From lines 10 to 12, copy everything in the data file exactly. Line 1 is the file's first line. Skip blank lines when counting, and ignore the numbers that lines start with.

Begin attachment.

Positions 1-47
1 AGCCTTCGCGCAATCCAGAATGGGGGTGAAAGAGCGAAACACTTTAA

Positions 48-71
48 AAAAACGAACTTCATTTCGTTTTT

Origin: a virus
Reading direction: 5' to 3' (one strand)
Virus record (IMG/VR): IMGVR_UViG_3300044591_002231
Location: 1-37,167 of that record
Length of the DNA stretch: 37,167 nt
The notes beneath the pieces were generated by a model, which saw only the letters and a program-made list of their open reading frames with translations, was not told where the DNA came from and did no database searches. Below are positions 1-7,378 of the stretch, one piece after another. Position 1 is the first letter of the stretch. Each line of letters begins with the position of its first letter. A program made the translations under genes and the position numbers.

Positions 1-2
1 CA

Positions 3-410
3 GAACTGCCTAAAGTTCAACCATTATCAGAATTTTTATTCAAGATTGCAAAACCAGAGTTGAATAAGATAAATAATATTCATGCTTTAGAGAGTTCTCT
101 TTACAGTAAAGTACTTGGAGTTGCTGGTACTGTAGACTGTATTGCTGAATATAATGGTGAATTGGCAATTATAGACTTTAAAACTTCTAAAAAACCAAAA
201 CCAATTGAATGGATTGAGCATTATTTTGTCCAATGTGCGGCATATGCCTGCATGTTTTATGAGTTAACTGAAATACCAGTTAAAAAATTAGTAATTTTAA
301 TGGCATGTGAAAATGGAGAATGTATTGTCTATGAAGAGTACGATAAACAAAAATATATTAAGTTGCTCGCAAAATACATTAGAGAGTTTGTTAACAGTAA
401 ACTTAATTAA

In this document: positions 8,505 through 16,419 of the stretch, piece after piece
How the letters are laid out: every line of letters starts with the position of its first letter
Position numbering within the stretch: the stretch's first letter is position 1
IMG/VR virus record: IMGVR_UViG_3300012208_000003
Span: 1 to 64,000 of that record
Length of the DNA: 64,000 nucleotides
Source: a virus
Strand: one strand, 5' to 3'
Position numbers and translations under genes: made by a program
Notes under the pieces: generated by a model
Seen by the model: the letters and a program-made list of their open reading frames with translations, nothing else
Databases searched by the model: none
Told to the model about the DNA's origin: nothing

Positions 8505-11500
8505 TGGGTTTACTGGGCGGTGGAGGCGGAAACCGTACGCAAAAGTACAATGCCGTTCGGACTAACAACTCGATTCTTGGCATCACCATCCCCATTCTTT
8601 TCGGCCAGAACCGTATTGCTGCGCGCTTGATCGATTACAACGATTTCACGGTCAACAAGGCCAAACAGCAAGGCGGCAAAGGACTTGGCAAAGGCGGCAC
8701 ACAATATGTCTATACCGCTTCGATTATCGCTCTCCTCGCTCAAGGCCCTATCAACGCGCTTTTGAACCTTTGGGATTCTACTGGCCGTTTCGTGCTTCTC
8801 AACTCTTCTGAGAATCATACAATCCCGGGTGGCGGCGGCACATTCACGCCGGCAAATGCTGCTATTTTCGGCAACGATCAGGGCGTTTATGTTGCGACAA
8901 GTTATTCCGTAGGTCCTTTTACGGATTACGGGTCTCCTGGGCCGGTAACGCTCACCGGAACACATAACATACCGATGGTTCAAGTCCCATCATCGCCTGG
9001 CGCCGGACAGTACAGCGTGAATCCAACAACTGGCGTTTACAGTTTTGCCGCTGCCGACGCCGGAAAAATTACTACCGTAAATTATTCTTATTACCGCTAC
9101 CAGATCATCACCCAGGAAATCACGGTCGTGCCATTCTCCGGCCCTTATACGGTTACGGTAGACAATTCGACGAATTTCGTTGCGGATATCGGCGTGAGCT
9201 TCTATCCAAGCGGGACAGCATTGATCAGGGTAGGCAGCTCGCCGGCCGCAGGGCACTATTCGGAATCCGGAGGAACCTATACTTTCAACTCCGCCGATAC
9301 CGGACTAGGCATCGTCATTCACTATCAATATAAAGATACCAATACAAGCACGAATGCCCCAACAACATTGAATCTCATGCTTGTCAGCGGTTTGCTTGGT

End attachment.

The notes beneath the pieces were generated by a model, which saw only the letters and a program-made list of their open reading frames with translations, was not told where the DNA came from and did no database searches. Below are positions 1-7,378 of the stretch, one piece after another. Position 1 is the first letter of the stretch. Each line of letters begins with the position of its first letter. A program made the translations under genes and the position numbers.

Positions 1-2
1 CA